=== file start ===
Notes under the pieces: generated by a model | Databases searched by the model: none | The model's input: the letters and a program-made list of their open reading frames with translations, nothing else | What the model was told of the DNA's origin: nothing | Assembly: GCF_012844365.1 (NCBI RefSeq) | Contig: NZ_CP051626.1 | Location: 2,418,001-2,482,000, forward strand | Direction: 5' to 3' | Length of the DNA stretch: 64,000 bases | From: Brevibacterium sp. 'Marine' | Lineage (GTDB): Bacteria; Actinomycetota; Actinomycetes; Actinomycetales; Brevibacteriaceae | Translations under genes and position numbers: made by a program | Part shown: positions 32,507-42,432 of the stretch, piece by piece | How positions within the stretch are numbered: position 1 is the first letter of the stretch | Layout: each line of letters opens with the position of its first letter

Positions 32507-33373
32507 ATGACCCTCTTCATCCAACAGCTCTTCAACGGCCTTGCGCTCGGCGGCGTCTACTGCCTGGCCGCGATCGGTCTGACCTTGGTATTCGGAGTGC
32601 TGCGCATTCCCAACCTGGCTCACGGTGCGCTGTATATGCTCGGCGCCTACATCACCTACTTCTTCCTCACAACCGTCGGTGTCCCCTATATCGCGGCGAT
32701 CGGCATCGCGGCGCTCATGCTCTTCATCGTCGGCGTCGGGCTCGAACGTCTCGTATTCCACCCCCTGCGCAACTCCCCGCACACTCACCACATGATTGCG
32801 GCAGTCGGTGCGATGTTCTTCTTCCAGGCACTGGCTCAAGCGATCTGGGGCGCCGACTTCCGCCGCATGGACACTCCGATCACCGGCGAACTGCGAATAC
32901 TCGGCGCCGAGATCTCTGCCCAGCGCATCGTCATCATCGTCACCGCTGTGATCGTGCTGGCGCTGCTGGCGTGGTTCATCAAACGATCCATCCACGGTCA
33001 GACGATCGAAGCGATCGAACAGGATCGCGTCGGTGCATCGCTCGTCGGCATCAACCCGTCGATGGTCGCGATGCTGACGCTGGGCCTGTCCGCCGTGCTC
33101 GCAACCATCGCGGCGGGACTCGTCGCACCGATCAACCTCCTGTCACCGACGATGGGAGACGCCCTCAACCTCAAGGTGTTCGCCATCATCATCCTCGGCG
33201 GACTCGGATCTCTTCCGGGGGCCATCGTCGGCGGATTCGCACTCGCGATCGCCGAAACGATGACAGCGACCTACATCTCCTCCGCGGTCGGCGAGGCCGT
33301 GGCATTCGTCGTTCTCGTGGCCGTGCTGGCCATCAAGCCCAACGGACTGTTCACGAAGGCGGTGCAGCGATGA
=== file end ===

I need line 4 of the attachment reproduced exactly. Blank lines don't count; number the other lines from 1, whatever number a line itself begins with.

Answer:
32601 TGCGCATTCCCAACCTGGCTCACGGTGCGCTGTATATGCTCGGCGCCTACATCACCTACTTCTTCCTCACAACCGTCGGTGTCCCCTATATCGCGGCGAT